October 29, 2012, 12:26 am

aha - I found a BIOS update (205) and it is quite a bit quieter with this.....


October 29, 2012, 6:08 pm

please let us know if it improves. i was thinking of buying the i3 version ???


October 30, 2012, 1:46 pm

My i3 version is definitely quieter after the 205 BIOS update - I don't think it is my imagination...

Other thoughts after a couple of days' use:

The keyboard is very usable

The touchpad, while not quite up to Apple standards, functions well enough

Windows 8 makes much more sense with a touchscreen

Battery life is fair to middling at best

For the price the build quality is amazing, actually for any price.

Good connectivity, especially compared with some much more expensive ultrabooks.

The screen is pretty decent for colours/visibility

I actually use the enormous vga port :)


October 31, 2012, 4:04 pm

Thanks for your great contributions!
These are the kind of useful comments we love to see most :)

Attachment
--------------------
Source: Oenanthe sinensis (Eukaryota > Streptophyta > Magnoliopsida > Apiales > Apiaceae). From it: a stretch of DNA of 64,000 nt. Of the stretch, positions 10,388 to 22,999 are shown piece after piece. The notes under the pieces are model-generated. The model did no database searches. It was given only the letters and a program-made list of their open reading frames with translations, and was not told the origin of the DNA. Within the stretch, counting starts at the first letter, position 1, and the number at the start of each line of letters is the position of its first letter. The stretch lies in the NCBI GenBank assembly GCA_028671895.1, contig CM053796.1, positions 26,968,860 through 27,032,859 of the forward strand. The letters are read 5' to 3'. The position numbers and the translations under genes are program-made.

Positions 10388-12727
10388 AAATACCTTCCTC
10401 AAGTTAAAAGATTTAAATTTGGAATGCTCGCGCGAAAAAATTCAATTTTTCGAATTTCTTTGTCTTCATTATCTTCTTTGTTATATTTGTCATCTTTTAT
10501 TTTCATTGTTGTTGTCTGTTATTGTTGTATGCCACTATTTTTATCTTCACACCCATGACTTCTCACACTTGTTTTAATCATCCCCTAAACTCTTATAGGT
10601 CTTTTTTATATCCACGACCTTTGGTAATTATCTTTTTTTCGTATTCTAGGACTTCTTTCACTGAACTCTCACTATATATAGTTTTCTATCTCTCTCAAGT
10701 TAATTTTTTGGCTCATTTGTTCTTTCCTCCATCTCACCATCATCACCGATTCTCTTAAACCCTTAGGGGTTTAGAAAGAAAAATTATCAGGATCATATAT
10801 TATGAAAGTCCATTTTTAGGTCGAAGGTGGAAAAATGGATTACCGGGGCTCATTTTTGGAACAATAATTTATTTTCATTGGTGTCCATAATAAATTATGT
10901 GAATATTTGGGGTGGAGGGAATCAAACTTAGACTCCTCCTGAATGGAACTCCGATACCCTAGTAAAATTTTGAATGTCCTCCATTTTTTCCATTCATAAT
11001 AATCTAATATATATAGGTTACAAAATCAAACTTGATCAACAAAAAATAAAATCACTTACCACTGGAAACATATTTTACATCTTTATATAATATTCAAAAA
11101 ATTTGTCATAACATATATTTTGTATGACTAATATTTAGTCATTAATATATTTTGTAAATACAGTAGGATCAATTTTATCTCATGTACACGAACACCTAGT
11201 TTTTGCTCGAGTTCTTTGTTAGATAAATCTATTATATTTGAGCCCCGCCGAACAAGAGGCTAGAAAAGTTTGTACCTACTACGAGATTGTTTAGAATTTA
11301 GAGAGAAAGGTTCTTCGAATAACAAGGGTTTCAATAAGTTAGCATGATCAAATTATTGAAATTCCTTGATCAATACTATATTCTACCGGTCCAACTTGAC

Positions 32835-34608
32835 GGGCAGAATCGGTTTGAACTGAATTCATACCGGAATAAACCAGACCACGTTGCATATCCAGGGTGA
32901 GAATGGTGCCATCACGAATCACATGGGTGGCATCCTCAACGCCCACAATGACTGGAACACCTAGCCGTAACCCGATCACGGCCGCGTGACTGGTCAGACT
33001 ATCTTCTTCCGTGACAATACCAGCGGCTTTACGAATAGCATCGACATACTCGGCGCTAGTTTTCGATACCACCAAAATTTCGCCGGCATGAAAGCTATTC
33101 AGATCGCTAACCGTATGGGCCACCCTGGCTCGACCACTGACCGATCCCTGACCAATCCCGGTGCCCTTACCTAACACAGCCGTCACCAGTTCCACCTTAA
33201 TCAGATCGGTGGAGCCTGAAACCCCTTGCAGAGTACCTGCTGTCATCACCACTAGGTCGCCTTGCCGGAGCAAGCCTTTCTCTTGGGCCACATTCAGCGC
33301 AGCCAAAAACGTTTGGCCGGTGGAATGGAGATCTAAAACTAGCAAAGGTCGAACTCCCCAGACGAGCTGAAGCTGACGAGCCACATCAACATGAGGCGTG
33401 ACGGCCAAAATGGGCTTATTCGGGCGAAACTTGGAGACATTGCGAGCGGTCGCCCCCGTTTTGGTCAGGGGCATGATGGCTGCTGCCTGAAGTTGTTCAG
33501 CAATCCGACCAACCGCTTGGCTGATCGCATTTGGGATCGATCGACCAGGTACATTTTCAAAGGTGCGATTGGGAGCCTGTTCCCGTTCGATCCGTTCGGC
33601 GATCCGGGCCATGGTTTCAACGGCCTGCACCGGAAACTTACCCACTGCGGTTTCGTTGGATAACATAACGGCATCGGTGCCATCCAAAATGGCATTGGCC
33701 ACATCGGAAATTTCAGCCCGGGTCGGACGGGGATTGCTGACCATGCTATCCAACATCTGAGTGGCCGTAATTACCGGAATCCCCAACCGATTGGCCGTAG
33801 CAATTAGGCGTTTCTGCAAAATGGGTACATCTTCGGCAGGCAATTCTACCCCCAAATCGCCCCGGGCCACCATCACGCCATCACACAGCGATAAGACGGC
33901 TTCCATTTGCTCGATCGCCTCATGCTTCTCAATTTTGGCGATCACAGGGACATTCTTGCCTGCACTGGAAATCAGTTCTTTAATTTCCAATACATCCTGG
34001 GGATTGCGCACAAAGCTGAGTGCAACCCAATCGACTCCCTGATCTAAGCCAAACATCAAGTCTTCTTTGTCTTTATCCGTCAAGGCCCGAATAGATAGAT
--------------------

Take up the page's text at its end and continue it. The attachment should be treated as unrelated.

Glad your findings gell with my experience of the device. Interesting about the BIOS update too.

Indeed, build quality/design is simply stunning - not sure how Asus managed it at this price point...

"I actually use the enormous vga port :)" LOL, good for you.
Is that because you have a VGA-only monitor or one where you are already using the HDMI port? And if so, have you considered a £12-ish HDMI splitter?


November 2, 2012, 6:13 am

Would you be able to post where you got the bios update? I have been looking around for it and havnt been able to see anything from the ASUS website. Thanks


November 7, 2012, 3:32 pm

It's a bit obscure finding the BIOS update download - it doesn't link off the main product page. This is where I stumbled across it:


Choose Windows 8 64bit on the OS pulldown, then the BIOS is listed (as is the BIOS flash ultility)


November 7, 2012, 3:33 pm

Re: HDMI splitter
- The fewer dongles I have to lose the better :)

VGA out is useful for projectors for lectures and seminars still.


November 9, 2012, 8:02 pm

True beans :)

On VGA, indeed, and it's still dominant in many business environments.

Thanks again for your engagement.


November 30, 2012, 7:29 pm

I picked mine p today from Comet and got 20%off so bought the purchase price down to £359.99, an offer oo ood to miss on such a highly rated Windows 8 notebook with a touchscreen :O) Well chuffed!!

Two questions:

1) Can you purchase an upgraded battery in the UK for this?
2) Can anyone recommend a good carry case that's a snug fit nd not too feminine?


August 17, 2016, 3:13 pm

Can you print from this laptop? (Forgive my ignorance)

comments powered by Disqus